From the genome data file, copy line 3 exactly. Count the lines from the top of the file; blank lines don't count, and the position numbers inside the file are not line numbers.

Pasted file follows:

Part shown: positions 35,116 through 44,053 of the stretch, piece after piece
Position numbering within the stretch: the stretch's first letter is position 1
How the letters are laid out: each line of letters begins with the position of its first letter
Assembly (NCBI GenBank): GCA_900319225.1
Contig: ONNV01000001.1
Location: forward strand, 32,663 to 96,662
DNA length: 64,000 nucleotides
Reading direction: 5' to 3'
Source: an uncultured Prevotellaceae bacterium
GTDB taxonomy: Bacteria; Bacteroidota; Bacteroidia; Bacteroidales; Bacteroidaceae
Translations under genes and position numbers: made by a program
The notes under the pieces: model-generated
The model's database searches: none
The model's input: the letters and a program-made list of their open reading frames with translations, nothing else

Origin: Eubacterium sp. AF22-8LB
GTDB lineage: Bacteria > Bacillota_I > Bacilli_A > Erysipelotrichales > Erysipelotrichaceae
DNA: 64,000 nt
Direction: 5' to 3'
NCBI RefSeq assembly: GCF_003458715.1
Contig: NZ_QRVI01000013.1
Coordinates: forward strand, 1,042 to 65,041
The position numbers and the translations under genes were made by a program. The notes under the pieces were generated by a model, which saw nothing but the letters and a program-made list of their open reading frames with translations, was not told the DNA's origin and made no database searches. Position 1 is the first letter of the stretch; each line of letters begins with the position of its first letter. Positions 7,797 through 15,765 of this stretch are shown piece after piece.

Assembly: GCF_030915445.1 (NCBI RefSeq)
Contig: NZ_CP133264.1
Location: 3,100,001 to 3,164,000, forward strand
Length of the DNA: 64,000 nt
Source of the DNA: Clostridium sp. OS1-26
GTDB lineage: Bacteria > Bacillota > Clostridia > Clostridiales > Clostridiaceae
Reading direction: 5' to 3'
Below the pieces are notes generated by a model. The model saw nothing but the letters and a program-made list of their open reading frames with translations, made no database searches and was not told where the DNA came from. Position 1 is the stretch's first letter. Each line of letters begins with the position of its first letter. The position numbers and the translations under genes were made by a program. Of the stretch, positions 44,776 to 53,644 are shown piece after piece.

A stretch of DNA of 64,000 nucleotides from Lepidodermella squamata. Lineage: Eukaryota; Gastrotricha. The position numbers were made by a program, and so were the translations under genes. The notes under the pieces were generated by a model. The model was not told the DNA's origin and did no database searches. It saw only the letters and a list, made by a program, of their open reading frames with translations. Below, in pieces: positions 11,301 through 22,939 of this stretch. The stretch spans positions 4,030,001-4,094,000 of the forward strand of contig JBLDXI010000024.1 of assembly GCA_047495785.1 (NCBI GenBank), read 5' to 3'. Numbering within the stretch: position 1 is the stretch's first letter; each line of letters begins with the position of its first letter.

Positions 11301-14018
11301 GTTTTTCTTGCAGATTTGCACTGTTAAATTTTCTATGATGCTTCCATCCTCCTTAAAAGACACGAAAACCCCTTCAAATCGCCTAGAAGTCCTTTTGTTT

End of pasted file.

How the letters are laid out: each line of letters begins with the position of its first letter